Research Papers:

An integrative framework to identify cell death-related microRNAs in esophageal squamous cell carcinoma

PDF |  HTML  |  Supplementary Files  |  How to cite  |  Order a Reprint

Oncotarget. 2016; 7:56758-56766. https://doi.org/10.18632/oncotarget.10779

Metrics: PDF 1269 views  |   HTML 1649 views  |   ?  

Bing-Li Wu, Dong Wang, Wen-Jing Bai, Fan Zhang, Xing Zhao, Ying Yi, Ting Zhang, Wen-Jun Shen, En-Min Li _, Li-Yan Xu and Jian-Zhen Xu


Bing-Li Wu1,3,*, Dong Wang1,6,*, Wen-Jing Bai1,3, Fan Zhang5, Xing Zhao5, Ying Yi6, Ting Zhang6, Wen-Jun Shen5, En-Min Li1,3, Li-Yan Xu1,4, Jian-Zhen Xu1,2,5

1The Key Laboratory of Molecular Biology for High Cancer Incidence Coastal Chaoshan Area, Shantou University Medical College, Shantou 515041, China

2Computational Systems Biology Laboratory, Department of Biochemistry and Molecular Biology, University of Georgia, Athens, GA 30602, USA

3Department of Biochemistry and Molecular Biology, Shantou University Medical College, Shantou 515041, China

4Institute of Oncologic Pathology, Shantou University Medical College, Shantou 515041, China

5Department of Bioinformatics, Shantou University Medical College, Shantou 515041, China

6College of Bioinformatics Science and Technology, Harbin Medical University, Harbin, Heilongjiang 150086, China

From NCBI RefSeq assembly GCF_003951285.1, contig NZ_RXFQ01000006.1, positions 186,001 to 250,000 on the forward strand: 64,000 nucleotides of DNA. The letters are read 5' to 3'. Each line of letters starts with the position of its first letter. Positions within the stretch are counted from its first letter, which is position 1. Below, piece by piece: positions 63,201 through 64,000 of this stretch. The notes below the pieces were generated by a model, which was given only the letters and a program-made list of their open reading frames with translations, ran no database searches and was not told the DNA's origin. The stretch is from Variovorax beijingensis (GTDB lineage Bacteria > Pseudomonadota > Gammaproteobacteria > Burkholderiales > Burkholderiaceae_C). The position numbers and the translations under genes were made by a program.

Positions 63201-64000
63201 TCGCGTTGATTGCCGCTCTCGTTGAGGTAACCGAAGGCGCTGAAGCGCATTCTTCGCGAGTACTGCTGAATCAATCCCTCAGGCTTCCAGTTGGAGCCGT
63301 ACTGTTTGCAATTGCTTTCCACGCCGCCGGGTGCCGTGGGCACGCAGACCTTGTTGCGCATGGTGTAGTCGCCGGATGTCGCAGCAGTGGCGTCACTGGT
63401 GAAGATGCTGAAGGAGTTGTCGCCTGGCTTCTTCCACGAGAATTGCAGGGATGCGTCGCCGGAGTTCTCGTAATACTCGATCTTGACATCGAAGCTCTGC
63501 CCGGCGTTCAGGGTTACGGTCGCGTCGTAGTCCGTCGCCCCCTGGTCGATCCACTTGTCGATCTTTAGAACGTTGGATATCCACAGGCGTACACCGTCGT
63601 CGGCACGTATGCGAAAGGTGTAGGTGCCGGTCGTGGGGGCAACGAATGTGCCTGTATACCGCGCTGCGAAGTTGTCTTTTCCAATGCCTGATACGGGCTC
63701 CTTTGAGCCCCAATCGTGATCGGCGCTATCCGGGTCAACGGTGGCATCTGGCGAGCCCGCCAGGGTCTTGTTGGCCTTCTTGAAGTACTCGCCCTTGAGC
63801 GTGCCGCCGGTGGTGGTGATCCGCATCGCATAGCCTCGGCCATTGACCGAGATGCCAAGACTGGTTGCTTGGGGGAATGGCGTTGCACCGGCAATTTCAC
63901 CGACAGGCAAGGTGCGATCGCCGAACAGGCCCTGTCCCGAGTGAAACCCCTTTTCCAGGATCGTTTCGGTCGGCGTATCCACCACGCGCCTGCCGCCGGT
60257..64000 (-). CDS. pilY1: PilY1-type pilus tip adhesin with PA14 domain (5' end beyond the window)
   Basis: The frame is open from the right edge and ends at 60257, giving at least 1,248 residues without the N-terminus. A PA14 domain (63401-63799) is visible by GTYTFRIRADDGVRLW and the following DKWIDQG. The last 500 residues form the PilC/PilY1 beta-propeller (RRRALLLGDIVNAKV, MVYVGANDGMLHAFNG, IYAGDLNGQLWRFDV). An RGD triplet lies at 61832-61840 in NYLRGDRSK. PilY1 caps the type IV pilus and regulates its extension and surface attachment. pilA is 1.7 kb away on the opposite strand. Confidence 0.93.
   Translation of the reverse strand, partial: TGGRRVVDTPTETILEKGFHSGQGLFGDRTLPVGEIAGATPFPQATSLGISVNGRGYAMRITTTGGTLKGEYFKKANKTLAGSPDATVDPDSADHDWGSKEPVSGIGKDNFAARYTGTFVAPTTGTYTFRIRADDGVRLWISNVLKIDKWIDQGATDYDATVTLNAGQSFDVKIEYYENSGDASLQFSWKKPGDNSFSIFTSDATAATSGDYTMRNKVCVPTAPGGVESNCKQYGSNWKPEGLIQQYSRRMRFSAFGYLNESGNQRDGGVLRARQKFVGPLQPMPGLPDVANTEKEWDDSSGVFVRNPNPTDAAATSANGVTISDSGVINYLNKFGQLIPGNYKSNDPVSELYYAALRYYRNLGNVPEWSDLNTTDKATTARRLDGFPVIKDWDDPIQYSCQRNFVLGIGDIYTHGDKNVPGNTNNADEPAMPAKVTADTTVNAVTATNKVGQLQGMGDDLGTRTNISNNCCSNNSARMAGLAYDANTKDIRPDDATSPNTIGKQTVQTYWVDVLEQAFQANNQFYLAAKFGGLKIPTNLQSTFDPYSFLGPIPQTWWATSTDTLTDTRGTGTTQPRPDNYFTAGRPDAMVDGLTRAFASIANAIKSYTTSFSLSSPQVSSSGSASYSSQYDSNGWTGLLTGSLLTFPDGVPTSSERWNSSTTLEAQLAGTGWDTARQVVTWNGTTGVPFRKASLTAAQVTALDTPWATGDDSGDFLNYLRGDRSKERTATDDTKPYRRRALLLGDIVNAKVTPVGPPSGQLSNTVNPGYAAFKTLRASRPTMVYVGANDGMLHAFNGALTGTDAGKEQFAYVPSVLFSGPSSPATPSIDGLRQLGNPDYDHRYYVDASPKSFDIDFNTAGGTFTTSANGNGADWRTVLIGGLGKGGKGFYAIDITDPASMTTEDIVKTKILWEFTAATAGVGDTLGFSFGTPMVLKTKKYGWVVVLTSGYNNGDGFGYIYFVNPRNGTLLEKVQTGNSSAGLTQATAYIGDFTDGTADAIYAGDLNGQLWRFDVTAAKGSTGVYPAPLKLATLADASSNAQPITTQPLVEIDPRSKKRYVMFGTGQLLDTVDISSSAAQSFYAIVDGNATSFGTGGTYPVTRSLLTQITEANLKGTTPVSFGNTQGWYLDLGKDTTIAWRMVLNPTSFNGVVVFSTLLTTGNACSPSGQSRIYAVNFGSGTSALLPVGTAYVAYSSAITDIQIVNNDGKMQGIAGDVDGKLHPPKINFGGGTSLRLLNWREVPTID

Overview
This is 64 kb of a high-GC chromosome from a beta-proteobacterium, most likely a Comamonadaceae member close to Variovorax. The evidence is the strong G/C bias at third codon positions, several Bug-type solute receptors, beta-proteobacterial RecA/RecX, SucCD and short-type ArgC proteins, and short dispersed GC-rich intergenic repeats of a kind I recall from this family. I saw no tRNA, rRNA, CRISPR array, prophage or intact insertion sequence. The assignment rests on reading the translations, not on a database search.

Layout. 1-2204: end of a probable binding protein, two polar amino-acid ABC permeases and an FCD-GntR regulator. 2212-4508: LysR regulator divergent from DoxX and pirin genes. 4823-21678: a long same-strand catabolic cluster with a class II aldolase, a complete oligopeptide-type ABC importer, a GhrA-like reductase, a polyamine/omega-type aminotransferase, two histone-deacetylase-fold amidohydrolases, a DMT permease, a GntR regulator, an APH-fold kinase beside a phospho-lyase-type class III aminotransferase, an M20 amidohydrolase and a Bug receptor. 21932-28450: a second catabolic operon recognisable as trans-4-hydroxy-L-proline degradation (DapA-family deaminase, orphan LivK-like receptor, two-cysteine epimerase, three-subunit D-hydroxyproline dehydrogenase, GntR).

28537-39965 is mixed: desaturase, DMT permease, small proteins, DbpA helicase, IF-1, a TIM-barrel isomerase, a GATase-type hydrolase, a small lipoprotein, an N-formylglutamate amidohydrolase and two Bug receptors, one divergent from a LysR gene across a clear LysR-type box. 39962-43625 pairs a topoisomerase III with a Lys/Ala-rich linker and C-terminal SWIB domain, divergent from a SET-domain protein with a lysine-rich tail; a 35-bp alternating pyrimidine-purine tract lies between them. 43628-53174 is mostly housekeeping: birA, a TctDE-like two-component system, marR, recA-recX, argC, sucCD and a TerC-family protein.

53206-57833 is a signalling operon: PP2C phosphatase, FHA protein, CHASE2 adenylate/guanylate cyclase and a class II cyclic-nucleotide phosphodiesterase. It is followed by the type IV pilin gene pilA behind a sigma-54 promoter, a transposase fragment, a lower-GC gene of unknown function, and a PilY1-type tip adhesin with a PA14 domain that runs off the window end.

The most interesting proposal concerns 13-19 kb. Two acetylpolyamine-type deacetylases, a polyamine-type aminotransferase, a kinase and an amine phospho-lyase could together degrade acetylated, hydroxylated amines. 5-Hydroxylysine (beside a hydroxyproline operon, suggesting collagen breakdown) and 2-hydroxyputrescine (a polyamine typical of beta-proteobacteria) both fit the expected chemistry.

*These authors have contributed equally to this work

Correspondence to:

En-Min Li, email: nmli@stu.edu.cn

Li-Yan Xu, email: lyxu@stu.edu.cn

Jian-Zhen Xu, email: xujz0451@xsgmail.com

Keywords: autophagy, apoptosis, cell death, miRNA, esophageal squamous cell carcinoma

Abbreviations: ESCC: esophageal squamous cell carcinoma, GO: gene ontology, SQSTM1/P62: sequestosome 1, PARP: poly (ADP-ribose) polymerase 1, LC3: microtubule-associated protein 1 light chain 3

Received: November 29, 2015    Accepted: July 06, 2016    Published: July 22, 2016


Cell death is a critical biological process involved in many important functions, and defects in this system are usually linked with numerous human diseases including cancers. Esophageal squamous cell carcinoma is one of the most chemo- and biological therapy resistant cancers. Based on knowledge repository and four miRNAs profiling data, we proposed a general framework to hunt for cell death miRNAs in a context dependent manner. We predicted 12 candidate miRNAs from hundreds of others. Follow-up experimental verification of 7 miRNAs indicated at least 3 miRNAs (MIR20b, MIR498 and MIR196) were involved in both apoptosis and autophagy processes. These results indicated miRNAs intimately connected the two cell death modules in esophageal squamous cell carcinoma. This integrative framework can also be easily extended to identify miRNAs in other key cellular signaling pathways or may find conditional specific miRNAs in other cancer types.